That doesn't mean that Jesus is promising us a bed of roses. It will help keep things in perspective if we will remember Jesus' cross -- and his challenge to us to take up our cross. Jesus never intended to give us lives free from trouble. He came to dwell among us, full of grace and truth. To do so, he endured hunger and thirst -- and blistering heat and cold rainy nights. He endured playmates who hit -- and cheated -- and called him names. Later he endured adults who tried to trap him with trick questions -- and throw him off a cliff. Ultimately, he endured the cross.
Jesus didn't intend to transform our world into a heavenly paradise by fiat -- shazamm. Instead, he planned to experience all the problems that we experience -- but to rise above those problems -- to transform them -- to make Easter out of Good Friday.
Likewise, Jesus doesn't intend to hand us paradise on a platter -- shazamm. Instead, he asks us to carry him into our world -- to carry him in our hearts -- to give the people around us a glimpse of Jesus through our lives. He asks us to love them as he loves them -- and to trust him that he will use our small contributions in great ways.
They say that God works in mysterious ways, and that is true. They are also wonderful ways -- but we have to have our eyes open to see them.
I read somewhere about Dr. Lauren Artress, a psychotherapist and Episcopal priest in San Francisco. Inspired by the sacred labyrinth embedded in the floor of the Chartres Cathedral in France, Dr. Artress replicated that design in canvas as a floor tapestry. Her labyrinth, more than 500 yards (450 meters) in length, invites visitors to walk and meditate. One woman, struggling in crisis with a drug-addicted son, recalled her experience. She said:
I removed my shoes and hesitated,
feeling self-conscious as I walked through the first section..
As I approached the center
I realized that I had entered the labyrinth with some expectations,
and they didn't seem to be happening.
I wanted answers to my problems.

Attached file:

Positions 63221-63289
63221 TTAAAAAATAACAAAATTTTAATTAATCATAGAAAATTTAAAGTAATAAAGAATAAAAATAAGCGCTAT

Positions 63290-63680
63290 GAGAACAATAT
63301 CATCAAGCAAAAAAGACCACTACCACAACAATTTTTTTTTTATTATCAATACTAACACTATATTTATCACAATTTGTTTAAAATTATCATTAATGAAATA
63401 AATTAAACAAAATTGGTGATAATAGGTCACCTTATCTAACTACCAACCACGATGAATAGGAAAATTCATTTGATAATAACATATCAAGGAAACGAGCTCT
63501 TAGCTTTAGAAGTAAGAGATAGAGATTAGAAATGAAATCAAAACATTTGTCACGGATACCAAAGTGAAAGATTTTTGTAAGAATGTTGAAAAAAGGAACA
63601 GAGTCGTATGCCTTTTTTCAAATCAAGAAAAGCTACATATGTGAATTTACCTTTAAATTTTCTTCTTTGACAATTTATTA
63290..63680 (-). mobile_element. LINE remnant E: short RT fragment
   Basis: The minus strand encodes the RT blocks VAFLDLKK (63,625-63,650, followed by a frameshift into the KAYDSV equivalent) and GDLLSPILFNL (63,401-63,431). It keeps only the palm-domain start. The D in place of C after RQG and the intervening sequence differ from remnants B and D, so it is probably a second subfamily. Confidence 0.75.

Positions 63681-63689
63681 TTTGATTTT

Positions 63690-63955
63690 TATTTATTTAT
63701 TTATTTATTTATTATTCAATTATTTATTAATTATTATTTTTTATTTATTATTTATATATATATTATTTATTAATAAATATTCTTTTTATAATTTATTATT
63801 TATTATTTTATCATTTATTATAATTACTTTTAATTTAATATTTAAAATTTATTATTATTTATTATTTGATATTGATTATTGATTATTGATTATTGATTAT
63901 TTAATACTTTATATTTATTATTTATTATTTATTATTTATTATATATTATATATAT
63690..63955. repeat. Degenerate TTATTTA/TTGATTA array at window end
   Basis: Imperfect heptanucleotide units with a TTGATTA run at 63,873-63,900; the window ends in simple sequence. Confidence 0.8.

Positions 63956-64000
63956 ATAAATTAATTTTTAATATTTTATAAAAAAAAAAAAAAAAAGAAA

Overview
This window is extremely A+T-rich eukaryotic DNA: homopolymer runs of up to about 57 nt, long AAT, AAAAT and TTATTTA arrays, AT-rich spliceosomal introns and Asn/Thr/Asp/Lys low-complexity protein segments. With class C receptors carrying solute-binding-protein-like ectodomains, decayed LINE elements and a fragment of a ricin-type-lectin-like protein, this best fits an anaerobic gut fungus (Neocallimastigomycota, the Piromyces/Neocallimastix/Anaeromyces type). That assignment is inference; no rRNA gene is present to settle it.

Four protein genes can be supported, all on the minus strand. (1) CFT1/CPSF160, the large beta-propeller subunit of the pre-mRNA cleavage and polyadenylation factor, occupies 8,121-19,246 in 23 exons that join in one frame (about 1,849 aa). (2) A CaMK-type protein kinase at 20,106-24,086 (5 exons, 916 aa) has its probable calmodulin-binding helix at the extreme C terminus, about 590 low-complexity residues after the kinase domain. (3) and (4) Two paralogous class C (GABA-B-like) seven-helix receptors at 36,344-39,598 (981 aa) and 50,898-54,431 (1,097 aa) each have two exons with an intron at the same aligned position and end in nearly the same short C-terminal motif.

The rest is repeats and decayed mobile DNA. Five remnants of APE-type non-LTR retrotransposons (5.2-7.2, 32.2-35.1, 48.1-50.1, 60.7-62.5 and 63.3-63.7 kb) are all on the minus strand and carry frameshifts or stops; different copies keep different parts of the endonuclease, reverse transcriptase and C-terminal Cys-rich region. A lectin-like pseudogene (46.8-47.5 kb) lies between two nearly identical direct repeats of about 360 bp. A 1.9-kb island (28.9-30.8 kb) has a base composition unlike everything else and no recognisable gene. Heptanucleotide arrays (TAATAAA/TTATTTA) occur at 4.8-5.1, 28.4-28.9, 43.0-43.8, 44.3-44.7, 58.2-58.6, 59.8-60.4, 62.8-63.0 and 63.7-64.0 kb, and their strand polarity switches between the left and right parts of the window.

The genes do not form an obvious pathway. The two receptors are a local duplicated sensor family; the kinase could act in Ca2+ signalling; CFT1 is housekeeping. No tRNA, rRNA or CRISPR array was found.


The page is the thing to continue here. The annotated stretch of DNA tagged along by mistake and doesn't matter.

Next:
I wanted some sign that everything would be okay with my family.
I wanted guidance as to how to handle my son..
I began to feel desperate, almost in tears..
As I came to the center of the labyrinth
I realized that I would not get the solutions to my problems today.
I did, however, feel a sense of peace.,
and I felt the presence of love.
Someone commented, "The grace of God is like that -- not a map, but the unexpected gift of peace in the midst of the maze.
I like that phrase, "the unexpected gift of peace in the midst of the maze." That's what Jesus has come to give us. He did not come to excuse us from the maze, but he did come to give us "the unexpected gift of peace" as we make our way through it.
Today, I know that many of you are struggling with problems great and small -- problems of health -- worries about loved ones -- relationship problems -- and a host of others too numerous to mention. Today, I invite you to make Christ your companion as you make your way through the maze. Ask him to guide you and to strengthen you and to make you wise for the journey. Ask him to help you lest you stumble and fall. Ask him to lead you through the darkness into the sunlight beyond -- and ask him to give you patience while you wait for the sunlight to be unveiled.
And let us pray for each other that Jesus will give us "the unexpected gift of peace in the midst of the maze."